posted by docpops at 9:14 PM on October 30, 2010


I was puzzled by the Irish comment as well. I assumed it was the fair skin.

docpops, don't underestimate the likelihood of bigotry.
posted by IAmBroom at 12:03 AM on October 31, 2010


Twins are funny like that, and I shall share a story which is completely unrelated to carnage of any kind.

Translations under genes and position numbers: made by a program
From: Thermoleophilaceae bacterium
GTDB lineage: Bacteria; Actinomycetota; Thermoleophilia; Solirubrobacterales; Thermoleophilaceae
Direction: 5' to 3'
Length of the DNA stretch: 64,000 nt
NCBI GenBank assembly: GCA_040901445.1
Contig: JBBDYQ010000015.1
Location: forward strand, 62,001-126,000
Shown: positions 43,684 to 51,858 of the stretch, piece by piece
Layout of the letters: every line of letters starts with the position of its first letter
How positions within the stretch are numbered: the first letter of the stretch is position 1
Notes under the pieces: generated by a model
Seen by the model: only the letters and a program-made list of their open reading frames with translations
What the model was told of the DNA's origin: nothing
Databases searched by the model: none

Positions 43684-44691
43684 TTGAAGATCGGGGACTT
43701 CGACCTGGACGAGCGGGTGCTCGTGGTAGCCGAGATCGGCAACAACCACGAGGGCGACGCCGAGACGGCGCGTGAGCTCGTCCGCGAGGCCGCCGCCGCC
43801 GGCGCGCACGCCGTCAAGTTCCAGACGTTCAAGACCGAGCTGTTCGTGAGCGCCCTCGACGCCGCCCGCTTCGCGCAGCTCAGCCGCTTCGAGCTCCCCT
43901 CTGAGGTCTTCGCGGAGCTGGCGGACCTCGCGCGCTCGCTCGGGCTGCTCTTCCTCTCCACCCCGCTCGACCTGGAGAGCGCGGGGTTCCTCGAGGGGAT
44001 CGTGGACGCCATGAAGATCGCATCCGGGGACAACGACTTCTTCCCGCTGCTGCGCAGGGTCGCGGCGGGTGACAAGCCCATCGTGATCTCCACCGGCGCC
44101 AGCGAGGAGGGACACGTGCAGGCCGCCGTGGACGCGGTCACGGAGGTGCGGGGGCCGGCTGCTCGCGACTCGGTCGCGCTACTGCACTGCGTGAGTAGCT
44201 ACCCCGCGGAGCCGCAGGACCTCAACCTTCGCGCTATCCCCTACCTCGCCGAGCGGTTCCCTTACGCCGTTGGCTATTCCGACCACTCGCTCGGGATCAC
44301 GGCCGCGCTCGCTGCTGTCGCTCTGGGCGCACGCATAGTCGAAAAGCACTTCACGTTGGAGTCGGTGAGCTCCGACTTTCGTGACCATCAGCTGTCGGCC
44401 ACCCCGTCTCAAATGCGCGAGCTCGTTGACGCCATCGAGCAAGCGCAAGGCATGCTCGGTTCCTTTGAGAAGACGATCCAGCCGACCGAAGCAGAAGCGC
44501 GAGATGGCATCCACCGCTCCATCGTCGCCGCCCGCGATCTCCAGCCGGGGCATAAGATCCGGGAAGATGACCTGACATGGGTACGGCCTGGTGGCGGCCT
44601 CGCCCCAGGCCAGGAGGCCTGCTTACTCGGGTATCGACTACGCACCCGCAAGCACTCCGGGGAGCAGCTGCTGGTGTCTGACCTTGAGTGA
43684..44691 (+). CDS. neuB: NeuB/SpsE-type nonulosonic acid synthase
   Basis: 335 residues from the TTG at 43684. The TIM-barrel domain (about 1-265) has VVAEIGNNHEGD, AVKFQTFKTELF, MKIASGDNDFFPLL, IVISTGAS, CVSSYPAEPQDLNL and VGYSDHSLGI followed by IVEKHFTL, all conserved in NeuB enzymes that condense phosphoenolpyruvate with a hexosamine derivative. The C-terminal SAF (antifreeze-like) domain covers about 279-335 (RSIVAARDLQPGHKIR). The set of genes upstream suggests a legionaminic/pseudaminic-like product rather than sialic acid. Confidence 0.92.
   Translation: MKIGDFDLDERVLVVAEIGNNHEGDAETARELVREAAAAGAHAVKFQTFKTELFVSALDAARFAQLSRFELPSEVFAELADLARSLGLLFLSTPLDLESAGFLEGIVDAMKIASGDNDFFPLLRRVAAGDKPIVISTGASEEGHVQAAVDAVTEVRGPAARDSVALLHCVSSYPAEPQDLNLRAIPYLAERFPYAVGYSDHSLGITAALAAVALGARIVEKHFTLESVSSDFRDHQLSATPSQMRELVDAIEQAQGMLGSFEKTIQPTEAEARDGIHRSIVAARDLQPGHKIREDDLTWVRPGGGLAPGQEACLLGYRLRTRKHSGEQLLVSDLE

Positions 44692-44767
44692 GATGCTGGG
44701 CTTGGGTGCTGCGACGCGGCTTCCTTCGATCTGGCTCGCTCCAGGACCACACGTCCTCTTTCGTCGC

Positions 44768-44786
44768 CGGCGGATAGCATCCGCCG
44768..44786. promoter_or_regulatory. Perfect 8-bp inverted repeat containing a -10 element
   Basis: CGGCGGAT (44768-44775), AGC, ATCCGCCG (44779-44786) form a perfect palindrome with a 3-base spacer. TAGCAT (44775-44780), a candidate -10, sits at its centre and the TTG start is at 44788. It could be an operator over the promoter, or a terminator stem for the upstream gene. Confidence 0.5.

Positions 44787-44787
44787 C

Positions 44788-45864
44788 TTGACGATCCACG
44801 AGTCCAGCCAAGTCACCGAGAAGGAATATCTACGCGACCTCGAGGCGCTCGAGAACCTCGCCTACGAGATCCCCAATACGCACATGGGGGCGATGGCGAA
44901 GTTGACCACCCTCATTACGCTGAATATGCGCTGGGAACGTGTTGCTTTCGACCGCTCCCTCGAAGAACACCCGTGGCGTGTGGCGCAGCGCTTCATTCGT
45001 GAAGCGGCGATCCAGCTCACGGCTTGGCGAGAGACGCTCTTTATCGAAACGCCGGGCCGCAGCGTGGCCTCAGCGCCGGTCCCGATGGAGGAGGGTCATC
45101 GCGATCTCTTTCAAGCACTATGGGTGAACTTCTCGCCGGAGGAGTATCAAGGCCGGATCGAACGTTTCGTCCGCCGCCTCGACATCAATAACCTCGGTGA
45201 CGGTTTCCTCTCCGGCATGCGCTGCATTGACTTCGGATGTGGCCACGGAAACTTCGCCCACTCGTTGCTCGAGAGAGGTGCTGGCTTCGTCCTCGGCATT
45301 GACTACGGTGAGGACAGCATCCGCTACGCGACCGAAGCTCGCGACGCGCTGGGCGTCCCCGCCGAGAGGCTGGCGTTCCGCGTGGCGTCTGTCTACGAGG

I have a set of fraternal (non-identical, although they really, really look alike) twins in one of my composition classes. The class had a paper due this past Thursday, and when I collected them, the twins were shoving each other aside to get to my desk. The reason? It turned out that they both (independently, as was proved) wrote about the same exact topic, and they JUST THEN realized it. I know, you're thinking they collaborated, but they didn't. So here we have Twin A, all like, "Listen! I came up with it first! I will show you the time I saved it and it's earlier than him!" And then Twin B pushes his brother aside and says, "No! I did my outline before him and I'll show you when I saved it! I printed my final copy put before him, too!" A shoves B aside and says, "You have to make him do it over!" B responds with, "No, HE has to do it over!" And then I finally can contain my hilarity no more, and I look at the times on their documents, because they both REALLY wanted me to know that their twin sucks ass! They just seriously happened, being twins and all, to come up with the EXACT SAME TOPIC, for a free-for-all type of argument paper, but they came at it from utterly and totally opposite directions. It was one of the coolest things I've ever seen. They didn't write it together, but had they, it would have been the most perfect example of "YOU suck! No, YOU suck!" ever seen.